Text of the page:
Money & Banking

Banks pitch for higher tax breaks on bad debt provisioning

Our Bureau New Delhi | Updated on January 19, 2012 Published on January 19, 2012

More incentives to attract deposits sought

Banks have sought full income-tax deduction on all the provisions made for bad and doubtful debts in their books.

At a pre-Budget interaction with the Union Finance Minister, Mr Pranab Mukherjee, here on Thursday, top bankers suggested that all such provisions should be allowed as deductible expenditure, not subject to any taxation, sources said.

At present, according to the income-tax law, provision for bad and doubtful debts made by banks are allowed deduction of 7.5 per cent of gross total income and 10 per cent of aggregate average rural advances made by them.

Alternatively, banks have an option to claim a deduction in respect of any provision made for assets classified by the Reserve Bank of India as doubtful or lost to the extent of 10 per cent of such assets.

The bankers also sought more incentive to attract deposits. In particular, they suggested that the lock-in-period for Section 80C deposits should be reduced to three years from the current five years.

They also suggested higher TDS exemption limits on interest on deposits. A suggestion was made to hike the annual TDS exemption limit to Rs 50,000 from the current level of Rs 10,000, sources said.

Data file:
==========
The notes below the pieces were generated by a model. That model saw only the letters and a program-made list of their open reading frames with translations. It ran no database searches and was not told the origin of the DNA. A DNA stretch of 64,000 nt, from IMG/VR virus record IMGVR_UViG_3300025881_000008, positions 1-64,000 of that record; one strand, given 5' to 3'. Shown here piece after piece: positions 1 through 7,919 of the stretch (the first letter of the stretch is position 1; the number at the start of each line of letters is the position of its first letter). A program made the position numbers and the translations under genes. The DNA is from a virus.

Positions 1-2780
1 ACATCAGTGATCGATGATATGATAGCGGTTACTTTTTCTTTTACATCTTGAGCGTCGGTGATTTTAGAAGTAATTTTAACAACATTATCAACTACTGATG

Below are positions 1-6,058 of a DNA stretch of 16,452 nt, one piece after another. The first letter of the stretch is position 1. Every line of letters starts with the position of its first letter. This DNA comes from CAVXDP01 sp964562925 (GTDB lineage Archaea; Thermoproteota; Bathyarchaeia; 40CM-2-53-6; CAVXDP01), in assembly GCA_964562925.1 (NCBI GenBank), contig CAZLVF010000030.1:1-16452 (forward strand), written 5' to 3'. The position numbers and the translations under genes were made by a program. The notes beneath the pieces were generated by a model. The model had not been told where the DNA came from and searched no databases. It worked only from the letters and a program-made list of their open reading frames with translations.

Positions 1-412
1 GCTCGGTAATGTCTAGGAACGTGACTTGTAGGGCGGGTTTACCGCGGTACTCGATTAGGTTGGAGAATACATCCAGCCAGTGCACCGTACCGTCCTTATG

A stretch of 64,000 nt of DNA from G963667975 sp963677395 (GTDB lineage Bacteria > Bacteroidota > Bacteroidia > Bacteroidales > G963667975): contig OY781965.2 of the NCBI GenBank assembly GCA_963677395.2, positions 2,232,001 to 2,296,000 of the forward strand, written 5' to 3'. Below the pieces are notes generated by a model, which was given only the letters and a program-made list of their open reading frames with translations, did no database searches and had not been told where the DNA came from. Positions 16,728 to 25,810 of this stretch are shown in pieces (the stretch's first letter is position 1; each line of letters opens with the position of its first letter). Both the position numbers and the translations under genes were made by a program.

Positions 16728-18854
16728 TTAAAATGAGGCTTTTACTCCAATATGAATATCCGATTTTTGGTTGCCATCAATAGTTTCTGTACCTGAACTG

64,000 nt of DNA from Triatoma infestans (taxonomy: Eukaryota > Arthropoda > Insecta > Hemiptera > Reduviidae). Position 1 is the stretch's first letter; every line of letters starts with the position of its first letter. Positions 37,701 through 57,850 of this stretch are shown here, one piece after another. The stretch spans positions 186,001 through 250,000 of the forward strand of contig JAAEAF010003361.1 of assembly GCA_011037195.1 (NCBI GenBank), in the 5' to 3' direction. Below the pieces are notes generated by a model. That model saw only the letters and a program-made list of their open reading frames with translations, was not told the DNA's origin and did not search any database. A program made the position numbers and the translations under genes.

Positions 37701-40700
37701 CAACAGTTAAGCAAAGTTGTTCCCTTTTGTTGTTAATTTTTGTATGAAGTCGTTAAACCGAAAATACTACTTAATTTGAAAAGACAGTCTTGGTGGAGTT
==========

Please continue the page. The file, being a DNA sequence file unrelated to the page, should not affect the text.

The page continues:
Support for infra funding

The bankers also wanted a separate taxation window for pension funds and long-term funds. The need to support infrastructure funding was also highlighted and a demand was made to make banks eligible entities for issuing tax-free infrastructure bonds.

The requirement for special incentives for investors in infrastructure bonds was also discussed, as also the need for clarity and broadening of the definition of infrastructure.

On financial inclusion, they wanted incentives for banks which had done well to take them to the second level of economic inclusion.

In view of the high costs of education, it was suggested that a loan guarantee scheme be launched.

Meanwhile, the Finance Industry Development Council (FIDC) urged Mr Mukherjee to bring Non Banking Finance Companies (NBFCs) at par with the banks on the issue of tax deduction of provisions made or bad and doubtful debt. Currently, NBFCs do not get any deduction on such provisions.

FIDC also made a case for hiking depreciation rates (under the income-tax law) on construction equipment from 15 per cent to 40 per cent — at par with the 40 per cent rate prescribed for commercial vehicles.

It was also suggested that banks lending to NBFCs for on-lending be treated as priority sector lending, Mr Raman Agarwal, Member of the Managing Committee of FIDC, told Business Line here after the meeting.

Published on January 19, 2012
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